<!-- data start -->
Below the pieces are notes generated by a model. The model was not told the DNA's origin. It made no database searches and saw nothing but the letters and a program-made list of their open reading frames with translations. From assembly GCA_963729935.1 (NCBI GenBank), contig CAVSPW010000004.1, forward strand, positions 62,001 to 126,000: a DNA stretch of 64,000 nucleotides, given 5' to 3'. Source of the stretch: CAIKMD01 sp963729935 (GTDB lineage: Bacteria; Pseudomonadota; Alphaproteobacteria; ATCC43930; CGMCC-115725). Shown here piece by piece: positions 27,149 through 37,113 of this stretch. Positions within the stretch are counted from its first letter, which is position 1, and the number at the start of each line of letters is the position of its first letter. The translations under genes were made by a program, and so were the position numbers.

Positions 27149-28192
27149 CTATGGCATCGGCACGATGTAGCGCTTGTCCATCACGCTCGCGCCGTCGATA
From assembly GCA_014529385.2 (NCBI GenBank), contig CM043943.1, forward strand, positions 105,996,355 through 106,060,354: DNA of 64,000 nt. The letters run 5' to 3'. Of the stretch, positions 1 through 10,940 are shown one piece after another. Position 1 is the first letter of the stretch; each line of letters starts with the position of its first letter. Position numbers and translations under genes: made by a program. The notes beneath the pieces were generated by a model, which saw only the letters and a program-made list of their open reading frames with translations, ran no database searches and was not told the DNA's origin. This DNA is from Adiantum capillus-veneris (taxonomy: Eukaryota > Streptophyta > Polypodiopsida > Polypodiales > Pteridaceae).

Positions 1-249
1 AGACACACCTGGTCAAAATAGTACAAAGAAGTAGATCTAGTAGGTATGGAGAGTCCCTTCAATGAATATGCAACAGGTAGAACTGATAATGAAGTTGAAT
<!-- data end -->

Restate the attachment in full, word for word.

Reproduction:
Below the pieces are notes generated by a model. The model was not told the DNA's origin. It made no database searches and saw nothing but the letters and a program-made list of their open reading frames with translations. From assembly GCA_963729935.1 (NCBI GenBank), contig CAVSPW010000004.1, forward strand, positions 62,001 to 126,000: a DNA stretch of 64,000 nucleotides, given 5' to 3'. Source of the stretch: CAIKMD01 sp963729935 (GTDB lineage: Bacteria; Pseudomonadota; Alphaproteobacteria; ATCC43930; CGMCC-115725). Shown here piece by piece: positions 27,149 through 37,113 of this stretch. Positions within the stretch are counted from its first letter, which is position 1, and the number at the start of each line of letters is the position of its first letter. The translations under genes were made by a program, and so were the position numbers.

Positions 27149-28192
27149 CTATGGCATCGGCACGATGTAGCGCTTGTCCATCACGCTCGCGCCGTCGATA
From assembly GCA_014529385.2 (NCBI GenBank), contig CM043943.1, forward strand, positions 105,996,355 through 106,060,354: DNA of 64,000 nt. The letters run 5' to 3'. Of the stretch, positions 1 through 10,940 are shown one piece after another. Position 1 is the first letter of the stretch; each line of letters starts with the position of its first letter. Position numbers and translations under genes: made by a program. The notes beneath the pieces were generated by a model, which saw only the letters and a program-made list of their open reading frames with translations, ran no database searches and was not told the DNA's origin. This DNA is from Adiantum capillus-veneris (taxonomy: Eukaryota > Streptophyta > Polypodiopsida > Polypodiales > Pteridaceae).

Positions 1-249
1 AGACACACCTGGTCAAAATAGTACAAAGAAGTAGATCTAGTAGGTATGGAGAGTCCCTTCAATGAATATGCAACAGGTAGAACTGATAATGAAGTTGAAT